Occupational Therapy and Women’s Health

Occupational Therapy and Women's Health. GettyImages

The specialization of some occupational therapists in women’s health seems like a natural progression. Occupational therapists are concerned with how our daily activities impact our health. This focus has led some OTs to specialize in therapeutic techniques that specifically address some of the health challenges that women face.

For example, OTs have long helped elderly women address the basic daily task of toileting.

It only makes sense that some OTs would dig deeper to help their clients address the root of the problem: incontinence. For OTs, who have worked in pediatrics and neonatal settings, addressing mother’s pre and postnatal health is a natural starting point for this work.

Examples of OTs Specializing in Women’s Health

OTs across the U.S.—and the world—are taking initiative in receiving further education about and getting certified in women’s health issues. Some OTs make this the sole focus of their practice.:

Here are some common examples of areas in which OTs are specializing:

Urinary Incontinence/Pelvic Pain/Pelvic Health

There are several types of urinary incontinence—a common cause of all of which are a weakness of the pelvic floor. An OT specializing in pelvic floor therapy can help you isolate and then strengthen the weakened muscles. Along with exercise, an OT can take a holistic look at your life from nutrition to your posture and how these impact your pelvic health.

Another symptom of a pelvic floor disorder can be pelvic pain. The pain can range from the buttocks to lower abdomen. Again, an OT can take a holistic view of the cause of the pain and how you can address it.

Here is a recent article featuring a pelvic floor OT who makes house calls in Manhattan for her business, The Functional Pelvis.

Prenatal/Postnatal Health

Pelvic health issues can be related to or exacerbated by pregnancy and the birth process. Thus, an occupational therapist, who is involved in prenatal and post/natal care, often possesses skills for addressing the pelvic floor.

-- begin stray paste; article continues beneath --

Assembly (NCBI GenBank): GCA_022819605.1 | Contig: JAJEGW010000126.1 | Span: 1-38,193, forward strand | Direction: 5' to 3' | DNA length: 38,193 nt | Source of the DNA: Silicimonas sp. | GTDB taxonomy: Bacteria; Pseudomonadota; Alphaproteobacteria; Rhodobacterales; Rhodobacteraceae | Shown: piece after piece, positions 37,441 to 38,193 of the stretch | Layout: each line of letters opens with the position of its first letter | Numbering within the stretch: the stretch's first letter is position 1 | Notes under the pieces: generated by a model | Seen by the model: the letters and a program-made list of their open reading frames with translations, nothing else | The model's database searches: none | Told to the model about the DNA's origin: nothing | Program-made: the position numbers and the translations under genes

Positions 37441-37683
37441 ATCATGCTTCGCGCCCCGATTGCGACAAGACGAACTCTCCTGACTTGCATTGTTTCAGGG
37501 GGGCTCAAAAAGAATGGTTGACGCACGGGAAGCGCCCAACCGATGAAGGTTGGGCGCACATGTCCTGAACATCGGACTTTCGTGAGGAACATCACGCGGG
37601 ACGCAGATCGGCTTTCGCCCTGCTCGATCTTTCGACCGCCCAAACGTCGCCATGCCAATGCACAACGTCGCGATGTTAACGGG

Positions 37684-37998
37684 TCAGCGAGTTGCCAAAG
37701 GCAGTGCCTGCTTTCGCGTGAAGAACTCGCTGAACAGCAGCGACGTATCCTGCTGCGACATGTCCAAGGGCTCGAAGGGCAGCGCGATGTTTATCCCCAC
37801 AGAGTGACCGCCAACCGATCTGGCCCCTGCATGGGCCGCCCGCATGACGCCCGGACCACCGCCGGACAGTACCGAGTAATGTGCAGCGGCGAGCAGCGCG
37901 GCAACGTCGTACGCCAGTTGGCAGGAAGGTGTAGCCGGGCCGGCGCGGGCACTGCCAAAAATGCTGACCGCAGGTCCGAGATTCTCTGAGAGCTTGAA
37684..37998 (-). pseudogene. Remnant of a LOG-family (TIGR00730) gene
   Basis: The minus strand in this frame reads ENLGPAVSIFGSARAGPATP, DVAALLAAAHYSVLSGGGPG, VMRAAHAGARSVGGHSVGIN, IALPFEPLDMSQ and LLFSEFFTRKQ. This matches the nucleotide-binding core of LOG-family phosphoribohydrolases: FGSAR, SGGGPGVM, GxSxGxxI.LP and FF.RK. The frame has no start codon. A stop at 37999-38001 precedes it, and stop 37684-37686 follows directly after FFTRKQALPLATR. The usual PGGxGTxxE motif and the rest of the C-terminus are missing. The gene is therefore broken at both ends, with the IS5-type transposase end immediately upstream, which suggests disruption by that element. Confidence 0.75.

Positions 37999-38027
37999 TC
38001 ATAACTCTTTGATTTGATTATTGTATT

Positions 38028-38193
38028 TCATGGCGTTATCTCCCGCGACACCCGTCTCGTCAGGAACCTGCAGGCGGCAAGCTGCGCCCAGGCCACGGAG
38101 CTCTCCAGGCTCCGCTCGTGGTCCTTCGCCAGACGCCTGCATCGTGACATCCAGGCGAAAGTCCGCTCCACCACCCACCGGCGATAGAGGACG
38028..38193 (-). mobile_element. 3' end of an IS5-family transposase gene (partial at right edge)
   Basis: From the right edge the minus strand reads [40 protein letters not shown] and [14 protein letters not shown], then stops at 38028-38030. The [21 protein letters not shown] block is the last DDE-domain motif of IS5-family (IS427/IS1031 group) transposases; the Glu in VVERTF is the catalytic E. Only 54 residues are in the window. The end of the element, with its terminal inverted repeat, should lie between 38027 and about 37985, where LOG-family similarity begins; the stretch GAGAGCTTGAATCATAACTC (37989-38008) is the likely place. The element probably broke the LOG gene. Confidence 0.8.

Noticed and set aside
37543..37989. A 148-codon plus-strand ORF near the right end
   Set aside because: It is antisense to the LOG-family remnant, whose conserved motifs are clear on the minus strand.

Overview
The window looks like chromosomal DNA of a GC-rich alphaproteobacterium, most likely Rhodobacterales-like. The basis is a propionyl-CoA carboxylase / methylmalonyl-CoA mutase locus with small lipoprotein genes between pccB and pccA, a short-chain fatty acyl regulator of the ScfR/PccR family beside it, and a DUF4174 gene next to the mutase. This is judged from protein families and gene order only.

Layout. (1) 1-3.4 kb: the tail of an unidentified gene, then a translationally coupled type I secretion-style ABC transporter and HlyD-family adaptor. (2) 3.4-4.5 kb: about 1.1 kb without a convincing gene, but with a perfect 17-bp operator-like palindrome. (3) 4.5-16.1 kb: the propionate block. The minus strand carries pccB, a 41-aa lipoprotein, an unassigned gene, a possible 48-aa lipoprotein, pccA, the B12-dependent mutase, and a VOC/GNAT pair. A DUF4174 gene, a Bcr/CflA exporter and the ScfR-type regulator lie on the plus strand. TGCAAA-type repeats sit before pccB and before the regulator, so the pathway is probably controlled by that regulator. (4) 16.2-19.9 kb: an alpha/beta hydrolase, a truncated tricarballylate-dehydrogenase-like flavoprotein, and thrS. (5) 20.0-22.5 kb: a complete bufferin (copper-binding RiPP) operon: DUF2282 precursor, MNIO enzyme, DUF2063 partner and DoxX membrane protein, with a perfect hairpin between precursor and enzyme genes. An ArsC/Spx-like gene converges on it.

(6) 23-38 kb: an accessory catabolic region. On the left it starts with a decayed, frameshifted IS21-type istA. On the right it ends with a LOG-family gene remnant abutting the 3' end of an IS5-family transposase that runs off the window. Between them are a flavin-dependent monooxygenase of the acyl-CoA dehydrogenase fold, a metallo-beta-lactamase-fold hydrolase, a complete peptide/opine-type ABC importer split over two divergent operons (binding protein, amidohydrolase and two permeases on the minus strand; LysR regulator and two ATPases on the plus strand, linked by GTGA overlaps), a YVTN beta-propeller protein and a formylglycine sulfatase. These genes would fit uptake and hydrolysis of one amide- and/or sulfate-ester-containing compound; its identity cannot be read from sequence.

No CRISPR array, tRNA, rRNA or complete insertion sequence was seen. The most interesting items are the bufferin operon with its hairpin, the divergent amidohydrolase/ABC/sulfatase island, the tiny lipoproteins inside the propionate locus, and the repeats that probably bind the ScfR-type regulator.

But, in addition to pelvic floor therapy, some OTs also go on to receive training in multiple other areas related to prenatal/postnatal health, for example, women’s mental health, breastfeeding, and prenatal/postnatal exercise.

Melissa LaPointe, an OT from British Columbia whose business, Strong Beginnings, showcases the multiple areas an OT may assist women in surrounding the birth process.


  • Improve core stability
  • Manage low back and pelvic pain
  • Increase endurance, flexibility, and strength
  • Learn relaxation strategies and breathing techniques
  • Manage anxiety and depression
  • Improve sleep and increase energy levels


  • Improve posture and alignment
  • Rebuild core strength and function
  • Safely return to exercise and sport
  • Discover effective strategies for recovery
  • Facilitate bonding between mom and baby
  • Learn age-appropriate baby-calming and play-based activities
  • Encourage a healthy feeding relationship with baby

Breast Cancer Rehabilitation

Occupational therapists can receive further training to assist women with common challenges following a mastectomy: lymphedema management, arm range of motion and strength, and scar management. The American Occupational Therapy Association provides this information about occupational therapy’s role in breast cancer rehabilitation.

Why You Need to Seek Out Someone with Special Training

OT school curriculum currently does not explicitly cover women’s health—instead many techniques within this specialty, as in other OT specialties, needs to be learned through ongoing education and certification. Granted, an OTs education does serve as a solid base knowledge, but if you are seeking out an OT to address a mental health issue, I would inquire about their further education in your area of need. Examples of which would include:

Pelvic Health/Incontinence

Breast Cancer

  • Certified Lymphedema Therapist (CLT)
  • Certified Kinesio-Taping Practioner (CKTP)
  • Myofascial release

Prenatal/Perinatal Health

Other/General Women’s Health Continued Education

Continue Reading